As your garden matures, consider saving seed from you favorite vegetables for next year’s garden. Here are some tips from Mike Nocks of White Harvest Seed Company in Hartville, Mo. and Randel Agrella, seed production manager of Baker Creek Heirloom Seed Company in Mansfield, Mo.
1 What to save – The best candidates for seed saving are open-pollinated or self-pollinated vegetables, which produce true to type seed when properly isolated. Heirlooms are typically open pollinators that have produced true seed for at least 50 years, so they are a good choice. Avoid hybrids. The seed will germinate, but you may be surprised at what you get.
Avoid biennials like onions, carrots, broccoli, cabbage, cauliflower, brussels sprouts, celery, chard, beets, rutabaga, parsnip, turnips and parsley.
Vegetables with tiny seeds such as lettuce and spinach also may be difficult to harvest and preserve.
2 Isolation – To insure true seed, limit the possibility of cross-pollination between varieties of the same vegetable. Cucumbers, corn, squash, melons, runner beans and lima beans are vegetables that need isolation – space between varieties – to reduce the likelihood of cross-pollination. Once your seed plant is isolated, bag it – cover the plant’s blooms to keep pollen and insects out but allow air in.
3 Harvesting – Always harvest from a strong, healthy plant. Beans and peas are easy; when the pods are dry on the stalk, the seeds inside can be removed and stored. As for tomatoes, when they are ripe to eat or even slightly overripe squish the tomato in your hands and put the core of seeds and their gel packets in a bucket with water. Set outside for several days. This fermentation process will shorten the amount of time it takes for the seed to germinate. Collect only the seed that settles to the bottom and thoroughly dry it.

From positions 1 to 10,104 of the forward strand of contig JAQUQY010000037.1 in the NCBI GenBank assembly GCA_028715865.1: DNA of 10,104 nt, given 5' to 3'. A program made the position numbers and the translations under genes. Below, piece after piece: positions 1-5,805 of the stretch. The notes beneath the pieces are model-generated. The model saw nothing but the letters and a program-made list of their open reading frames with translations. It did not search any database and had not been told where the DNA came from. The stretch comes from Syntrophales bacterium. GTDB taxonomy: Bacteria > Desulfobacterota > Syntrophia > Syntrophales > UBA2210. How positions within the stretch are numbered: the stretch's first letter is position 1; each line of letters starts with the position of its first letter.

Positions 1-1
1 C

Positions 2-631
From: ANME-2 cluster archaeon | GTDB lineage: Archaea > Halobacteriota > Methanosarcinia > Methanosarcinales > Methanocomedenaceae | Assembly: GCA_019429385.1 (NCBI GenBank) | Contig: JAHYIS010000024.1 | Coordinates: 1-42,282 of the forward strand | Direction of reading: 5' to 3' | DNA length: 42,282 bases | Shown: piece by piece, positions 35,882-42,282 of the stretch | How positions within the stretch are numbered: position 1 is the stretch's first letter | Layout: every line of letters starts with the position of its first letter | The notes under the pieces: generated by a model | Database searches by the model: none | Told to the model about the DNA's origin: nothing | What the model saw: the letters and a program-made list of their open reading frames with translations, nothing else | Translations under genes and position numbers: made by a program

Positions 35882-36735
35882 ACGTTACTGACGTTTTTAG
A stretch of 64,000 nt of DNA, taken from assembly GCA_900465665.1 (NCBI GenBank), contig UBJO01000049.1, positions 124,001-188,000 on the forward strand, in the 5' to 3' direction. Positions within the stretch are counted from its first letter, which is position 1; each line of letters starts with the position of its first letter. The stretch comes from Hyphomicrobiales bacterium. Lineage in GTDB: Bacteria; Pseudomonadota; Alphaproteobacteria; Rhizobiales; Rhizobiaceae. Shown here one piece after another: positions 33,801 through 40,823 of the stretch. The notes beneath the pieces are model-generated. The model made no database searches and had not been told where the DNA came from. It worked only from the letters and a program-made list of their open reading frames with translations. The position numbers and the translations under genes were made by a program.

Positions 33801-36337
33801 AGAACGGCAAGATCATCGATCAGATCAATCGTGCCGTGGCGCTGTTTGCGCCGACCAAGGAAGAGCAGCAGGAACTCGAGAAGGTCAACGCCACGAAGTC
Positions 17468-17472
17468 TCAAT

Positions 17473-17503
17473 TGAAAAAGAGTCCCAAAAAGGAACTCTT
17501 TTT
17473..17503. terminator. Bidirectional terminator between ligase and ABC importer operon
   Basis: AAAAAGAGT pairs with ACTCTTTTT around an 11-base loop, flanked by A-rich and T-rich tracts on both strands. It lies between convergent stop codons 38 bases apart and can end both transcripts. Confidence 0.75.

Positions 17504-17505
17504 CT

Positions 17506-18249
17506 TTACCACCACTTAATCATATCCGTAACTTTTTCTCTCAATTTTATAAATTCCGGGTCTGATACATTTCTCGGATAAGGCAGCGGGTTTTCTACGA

Melon seed can be harvested when the fruit is ready to eat. For peppers and eggplant, let them change color and dry on the vine – past the point of harvesting to eat.
4 Preserving seed – Keep cool, dry and dark. While, it’s true some have success in freezing seed, if the seed is not completely dry, it can crack during freezing and be less likely to germinate. If you do freeze, Nocks notes that, “re-using frozen seed and constantly thawing and re-freezing the same seed over and over for multiple years might cause problems, including lower germination rates.”
Store seed in airtight glass containers. Add silica gel packets, from craft stores, to remove moisture. Or wrap some powdered milk in pantyhose, cheesecloth or a facial tissue to remove moisture.
Storing seed in the refrigerator is a good choice, but Agrella says a simple shoebox under the bed works well, too. If you store seed in a basement or cellar, a rule of thumb from Mike is that the combination of temperature and humidity should be less than 100. If the humidity is 25 percent and the temperature is 50 degrees, the total of 75 would be fine for storing seed.


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